Why? It’s a little technical, but boils down to this: people don’t actually come to a financial seminar to learn. They come because they want to know if the advisor knows what they’re doing and to see if they can glean one or two things. The room is going to have two types of people: amiable people and analytical people. The amiables want to like me. The analyticals want to know if I know what I’m doing. Therefore, I structured me speech (roughly) this way:
See how it’s front loaded? Marriot once performed a study that showed people decide if they like the hotel in the first five minutes. They haven’t even reached the room yet! It’s the same with your speech. Amiables (most of those in the survey) just want to like you and are going to decide quickly. Therefore, I front load the speech to win those people. I have many, many friends who are engineers. I’ve often joked that if I hadn’t been so naïve in high school and thought that engineers were just train drivers, I would have been one also. People who are analytical know the game, but they also want to know what you know. They’ll wait through a few stories that they could care less about, as long as you bring home the bacon at the end. That’s why it’s fact fact at the end (and usually my best stuff that they didn’t know before coming).
6) Don’t try to be a comedian. I’m naturally someone who likes to laugh and share jokes. I found that my biggest issue was to make sure that I didn’t come across as “goofy” during my presentations. Humor, sparingly, is good, but unless you’re at Caroline’s Comedy Club, a little goes a long way.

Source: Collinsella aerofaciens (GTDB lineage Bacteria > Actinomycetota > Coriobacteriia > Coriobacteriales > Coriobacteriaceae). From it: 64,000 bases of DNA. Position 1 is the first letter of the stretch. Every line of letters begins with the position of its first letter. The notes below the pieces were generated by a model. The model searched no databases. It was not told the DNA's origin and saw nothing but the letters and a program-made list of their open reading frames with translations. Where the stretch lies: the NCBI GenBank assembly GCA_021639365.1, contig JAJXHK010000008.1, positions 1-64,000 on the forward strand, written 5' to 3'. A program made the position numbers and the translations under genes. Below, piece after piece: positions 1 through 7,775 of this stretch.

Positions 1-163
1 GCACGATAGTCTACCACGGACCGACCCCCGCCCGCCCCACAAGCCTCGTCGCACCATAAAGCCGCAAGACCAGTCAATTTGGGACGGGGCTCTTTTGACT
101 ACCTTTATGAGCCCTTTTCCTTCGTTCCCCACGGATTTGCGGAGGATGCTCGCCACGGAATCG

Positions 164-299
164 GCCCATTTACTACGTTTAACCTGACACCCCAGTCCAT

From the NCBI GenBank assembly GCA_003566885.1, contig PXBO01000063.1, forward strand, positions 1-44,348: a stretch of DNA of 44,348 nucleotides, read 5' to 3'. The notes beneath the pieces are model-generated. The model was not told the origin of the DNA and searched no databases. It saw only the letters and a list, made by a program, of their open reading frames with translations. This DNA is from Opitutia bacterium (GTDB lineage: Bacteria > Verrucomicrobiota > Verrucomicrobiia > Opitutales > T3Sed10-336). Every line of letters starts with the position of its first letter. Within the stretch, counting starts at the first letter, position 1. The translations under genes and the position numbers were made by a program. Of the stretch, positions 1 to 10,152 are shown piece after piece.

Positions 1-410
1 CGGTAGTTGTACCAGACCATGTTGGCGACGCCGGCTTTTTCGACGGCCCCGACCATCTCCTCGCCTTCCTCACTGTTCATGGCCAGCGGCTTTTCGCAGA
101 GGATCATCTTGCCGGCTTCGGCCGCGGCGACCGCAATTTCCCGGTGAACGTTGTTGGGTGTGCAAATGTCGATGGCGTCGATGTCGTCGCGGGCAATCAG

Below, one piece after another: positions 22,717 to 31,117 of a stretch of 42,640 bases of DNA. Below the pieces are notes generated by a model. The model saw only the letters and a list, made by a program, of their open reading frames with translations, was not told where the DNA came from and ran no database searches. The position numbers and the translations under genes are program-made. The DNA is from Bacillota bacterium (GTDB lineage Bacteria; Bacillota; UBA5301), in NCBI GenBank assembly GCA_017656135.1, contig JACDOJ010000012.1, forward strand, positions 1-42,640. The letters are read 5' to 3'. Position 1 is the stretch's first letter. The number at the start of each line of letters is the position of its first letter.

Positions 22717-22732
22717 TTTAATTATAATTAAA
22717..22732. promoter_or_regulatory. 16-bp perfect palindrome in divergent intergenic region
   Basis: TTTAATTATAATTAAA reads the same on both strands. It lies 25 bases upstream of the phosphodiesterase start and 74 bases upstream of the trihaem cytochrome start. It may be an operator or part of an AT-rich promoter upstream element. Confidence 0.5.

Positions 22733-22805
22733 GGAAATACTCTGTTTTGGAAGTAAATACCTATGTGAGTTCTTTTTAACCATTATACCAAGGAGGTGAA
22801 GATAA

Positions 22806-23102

7) Choreograph your talk. I had three positions when I talked:
– Knowledge: When I was doling out facts my feet were together, shoulders square, and I used my left hand to point at the facts on my screen (left hand because you want to stand to the audience’s left of the screen, so they subconsciously look at you first and then your data. If you stand on the other side, they’ll spend the whole time focused on the data and then come to you).
– Story: I’d move toward the audience, feet apart, and move my arms to reflect the story. My face would become more casual.
– “So What?” – To make your biggest points, move up toward the audience, lean forward, and slowly move your head from audience member to audience member. Don’t overdo it. This position should be reserved for a couple of major milestones and your call to action ONLY.
8) Chuck the script. I’ve been to too many speeches where the person reads to me. Just email me that and let me go home. If you’re speaking to me, work from your main points! Don’t think of exact words, think of the actual meaning of your talk. What are you trying to convey? If you start with a script, learn it cold and then work to unlearn it. You’ll find that the most important phrases from the script stick and the rest melts away.
9) Rehearse your open and close. In the book Lions Don’t Need to Roar, author D.A. Benton talks about the difference between how CEOs and underlings give presentations. While an underling is already speaking as they’re being introduced, the CEO shakes the hand of the person performing the introduction. Slowly strolls to the podium, shifts through their notes, squares their shoulders, and then delivers a powerful opening. Why? It’s all an act to show who’s in charge!
Rehearse your close for another reason. I had a fantastic story at the end of my speech after my two big facts. This created an applause moment. My goal? To walk out of the room with people really applauding hard. I created that by working over and over on milking the last three minutes of my speech.
10) Less is better. For awhile (when I was a new speaker), I thought I could WOW people with more stuff. Yeah, that’s not the case. People don’t want more. They want better. A speech is poetry. Less words, more choreography, more fun for the audience.